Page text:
#2 - If your respective GOG/Steam account log-ins are not active, which one blocks you from playing the games installed on your personal hard drive until it is entered?

 

#3 - Which service allows you to store installers and data offline?

 

GOG is only needed when you need data or the community features. Steam requires it nearly all the time, even after you've installed a game on your hard drive. Hence, GOGs offerings are DRM-free versus Steam's client, or Origin's, or uPlay.

 

I believe it's already more than two years since Steam initial support for custom game folders.

And indeed I have no games installed on the OS hard disk (where the client app itself is installed though)

 

Besides, it could even be that 90% of cases DRM and steam are enforced.... but then you have the other 10%... which void the universality of the hypothesis.

 

And I guess the problem is this:

  • common point of view (I mean.. I would see normal people even enjoying a noob-proof client that don't even need you to select game path)
  • and philosophical POV (richard stallman style concept of freedom, where already games being closed source is seen as a bad thing for example)

Technically yes, I would say that whenever you can't sell single games one by one your digital rights are restricted...

But then even GOG would be DRMed. Steam forces you to use their own client to download games, true, so we could say that's more DRMed..yet neither of them could be called really DRM-free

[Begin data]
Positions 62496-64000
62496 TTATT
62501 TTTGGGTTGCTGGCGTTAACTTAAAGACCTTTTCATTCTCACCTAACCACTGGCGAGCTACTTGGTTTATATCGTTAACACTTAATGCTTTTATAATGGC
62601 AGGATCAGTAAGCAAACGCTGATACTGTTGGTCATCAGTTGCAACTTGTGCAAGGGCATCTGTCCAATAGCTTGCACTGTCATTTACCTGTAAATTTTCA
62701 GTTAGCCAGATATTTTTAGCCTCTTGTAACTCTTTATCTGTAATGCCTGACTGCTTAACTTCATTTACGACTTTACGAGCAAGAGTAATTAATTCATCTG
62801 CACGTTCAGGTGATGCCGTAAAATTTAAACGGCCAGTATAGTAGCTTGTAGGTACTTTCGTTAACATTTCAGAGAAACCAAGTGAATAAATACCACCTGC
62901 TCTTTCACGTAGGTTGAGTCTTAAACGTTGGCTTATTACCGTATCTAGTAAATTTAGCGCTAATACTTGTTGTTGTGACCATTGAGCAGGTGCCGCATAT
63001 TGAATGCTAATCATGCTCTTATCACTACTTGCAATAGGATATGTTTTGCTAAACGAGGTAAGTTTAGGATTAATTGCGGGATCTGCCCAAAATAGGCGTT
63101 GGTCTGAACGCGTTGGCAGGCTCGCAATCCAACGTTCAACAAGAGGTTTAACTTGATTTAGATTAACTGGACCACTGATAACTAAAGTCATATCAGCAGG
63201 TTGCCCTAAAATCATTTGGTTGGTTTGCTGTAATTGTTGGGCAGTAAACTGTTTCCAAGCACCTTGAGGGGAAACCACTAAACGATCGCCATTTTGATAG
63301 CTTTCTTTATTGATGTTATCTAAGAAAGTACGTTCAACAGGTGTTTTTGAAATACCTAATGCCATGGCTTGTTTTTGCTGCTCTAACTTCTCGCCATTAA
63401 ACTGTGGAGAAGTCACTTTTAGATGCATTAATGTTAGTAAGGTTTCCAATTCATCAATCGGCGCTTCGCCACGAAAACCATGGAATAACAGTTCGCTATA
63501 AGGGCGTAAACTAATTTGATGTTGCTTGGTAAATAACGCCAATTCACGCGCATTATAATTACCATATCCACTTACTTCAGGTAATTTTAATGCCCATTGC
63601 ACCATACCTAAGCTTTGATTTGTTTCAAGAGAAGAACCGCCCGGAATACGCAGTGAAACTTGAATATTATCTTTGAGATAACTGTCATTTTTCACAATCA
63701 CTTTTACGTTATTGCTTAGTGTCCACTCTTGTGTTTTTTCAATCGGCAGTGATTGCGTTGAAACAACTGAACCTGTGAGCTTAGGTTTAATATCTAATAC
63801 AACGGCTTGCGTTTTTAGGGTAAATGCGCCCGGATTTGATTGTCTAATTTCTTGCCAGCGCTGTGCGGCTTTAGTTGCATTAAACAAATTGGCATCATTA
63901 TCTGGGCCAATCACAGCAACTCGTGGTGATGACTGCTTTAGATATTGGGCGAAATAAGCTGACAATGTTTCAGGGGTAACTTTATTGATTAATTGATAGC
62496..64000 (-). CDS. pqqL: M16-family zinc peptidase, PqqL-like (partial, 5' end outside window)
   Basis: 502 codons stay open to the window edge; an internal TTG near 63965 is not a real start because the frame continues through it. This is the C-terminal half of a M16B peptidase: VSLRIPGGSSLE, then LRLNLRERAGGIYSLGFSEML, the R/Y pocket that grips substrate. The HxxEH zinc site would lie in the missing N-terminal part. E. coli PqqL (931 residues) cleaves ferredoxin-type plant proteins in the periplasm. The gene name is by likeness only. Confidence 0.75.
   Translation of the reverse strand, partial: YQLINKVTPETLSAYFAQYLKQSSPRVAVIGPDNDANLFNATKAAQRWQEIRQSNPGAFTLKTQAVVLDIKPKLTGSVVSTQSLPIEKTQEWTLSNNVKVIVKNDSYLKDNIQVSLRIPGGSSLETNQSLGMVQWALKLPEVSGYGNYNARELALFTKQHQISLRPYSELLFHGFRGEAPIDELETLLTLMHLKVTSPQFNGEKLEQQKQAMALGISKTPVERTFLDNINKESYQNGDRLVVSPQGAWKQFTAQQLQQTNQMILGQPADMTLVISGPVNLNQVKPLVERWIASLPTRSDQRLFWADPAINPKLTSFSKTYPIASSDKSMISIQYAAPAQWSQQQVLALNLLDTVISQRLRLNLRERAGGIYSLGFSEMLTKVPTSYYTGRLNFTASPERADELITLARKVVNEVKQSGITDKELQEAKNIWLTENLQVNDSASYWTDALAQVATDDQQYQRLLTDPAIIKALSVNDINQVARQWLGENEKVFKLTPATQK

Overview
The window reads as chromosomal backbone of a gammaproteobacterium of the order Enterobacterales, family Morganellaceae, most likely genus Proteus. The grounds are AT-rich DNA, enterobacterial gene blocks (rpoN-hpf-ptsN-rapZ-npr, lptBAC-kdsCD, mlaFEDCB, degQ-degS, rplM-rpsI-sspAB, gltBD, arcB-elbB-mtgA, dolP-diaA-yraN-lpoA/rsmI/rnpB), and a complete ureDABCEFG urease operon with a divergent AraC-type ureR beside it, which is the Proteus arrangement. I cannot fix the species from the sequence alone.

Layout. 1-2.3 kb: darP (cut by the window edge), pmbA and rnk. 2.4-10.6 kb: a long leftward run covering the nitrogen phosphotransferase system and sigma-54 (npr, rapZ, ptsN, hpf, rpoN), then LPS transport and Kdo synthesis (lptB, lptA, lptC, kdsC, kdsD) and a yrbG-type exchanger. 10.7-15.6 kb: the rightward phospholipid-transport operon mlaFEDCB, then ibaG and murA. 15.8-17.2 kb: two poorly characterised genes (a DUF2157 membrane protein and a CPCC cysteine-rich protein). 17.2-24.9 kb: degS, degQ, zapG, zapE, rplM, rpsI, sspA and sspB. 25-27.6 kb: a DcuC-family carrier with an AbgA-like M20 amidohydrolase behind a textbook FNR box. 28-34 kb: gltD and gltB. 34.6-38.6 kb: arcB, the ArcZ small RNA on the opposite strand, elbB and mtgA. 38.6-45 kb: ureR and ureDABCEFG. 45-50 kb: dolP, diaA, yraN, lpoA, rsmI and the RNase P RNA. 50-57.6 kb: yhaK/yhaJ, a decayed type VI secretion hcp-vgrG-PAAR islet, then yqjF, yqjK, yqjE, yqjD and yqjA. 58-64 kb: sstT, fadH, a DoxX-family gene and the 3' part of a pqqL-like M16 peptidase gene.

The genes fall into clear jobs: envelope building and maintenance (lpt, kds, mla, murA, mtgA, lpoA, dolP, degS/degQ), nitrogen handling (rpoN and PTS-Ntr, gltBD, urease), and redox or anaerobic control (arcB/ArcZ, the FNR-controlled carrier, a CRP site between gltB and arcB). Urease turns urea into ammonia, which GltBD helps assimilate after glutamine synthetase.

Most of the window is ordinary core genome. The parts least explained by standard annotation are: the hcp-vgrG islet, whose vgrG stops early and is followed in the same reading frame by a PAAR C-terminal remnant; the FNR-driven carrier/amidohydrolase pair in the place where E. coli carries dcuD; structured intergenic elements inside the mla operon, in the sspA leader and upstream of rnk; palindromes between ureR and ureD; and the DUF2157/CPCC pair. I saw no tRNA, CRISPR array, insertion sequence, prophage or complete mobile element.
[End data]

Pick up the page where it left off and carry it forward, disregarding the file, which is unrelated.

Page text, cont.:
The account-locking alone is not enough to call something DRM in my view. Every GOG game you buy can be freely offered to one or more friends, but not your Steam games, unless your friends have your log-in info and you've allowed their IP addresses and computers to download your games. Of course, if they're logged in, you can't also be.

 

GOG also has a refund policy in place for malfunctioning games, something Valve is unwilling to impliment officially, despite how much money they pull in from everything their service charges you for. They are a retailer, like Gamestop, Amazon and etc., so if you bought something unfit for purpose from them, they should honor a refund for it.

 

The only area where GOG lags against Steam is multiplayer, which is why I'm interested to see Galaxy come more into use. If it does allow cross-client play, as they claim, I'll be very pleased.

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Three things here.

 

#1 - When you double-click on a game executable from GOG and one from Steam, which one opens a client?

 

#2 - If your respective GOG/Steam account log-ins are not active, which one blocks you from playing the games installed on your personal hard drive until it is entered?

 

#3 - Which service allows you to store installers and data offline?

 

The whole discussion started because Cynic rightfully highlighted that there's no inherent reason to have steam games not requiring steam open when opened.

 

And it's not like I'd want to play devils's advocate.. though the notion of "freely offering your games to one or more friends" (while still maintaining the ownership after all) could be both legally and morally interpreted as piracy

Could you also elaborate better what "unfit for purpose" means?

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One thing I would like for us to properly implement in our Availability table is the idea of the 'Install method' which I think is information people are looking for. 

 

ALL Steam games require the Steam client to install.

SOME Steam games require account to connect online in order to play (DRM).

 

ALL GOG games have standalone installers.

 

Humble Store - some game have DRM-free standalone installers, some require Steam/Uplay, etc. to install and may/may not require Steam/Uplay to be active in order to play, some are DRM-free standalone but must have Steam/Uplay for multiplayer.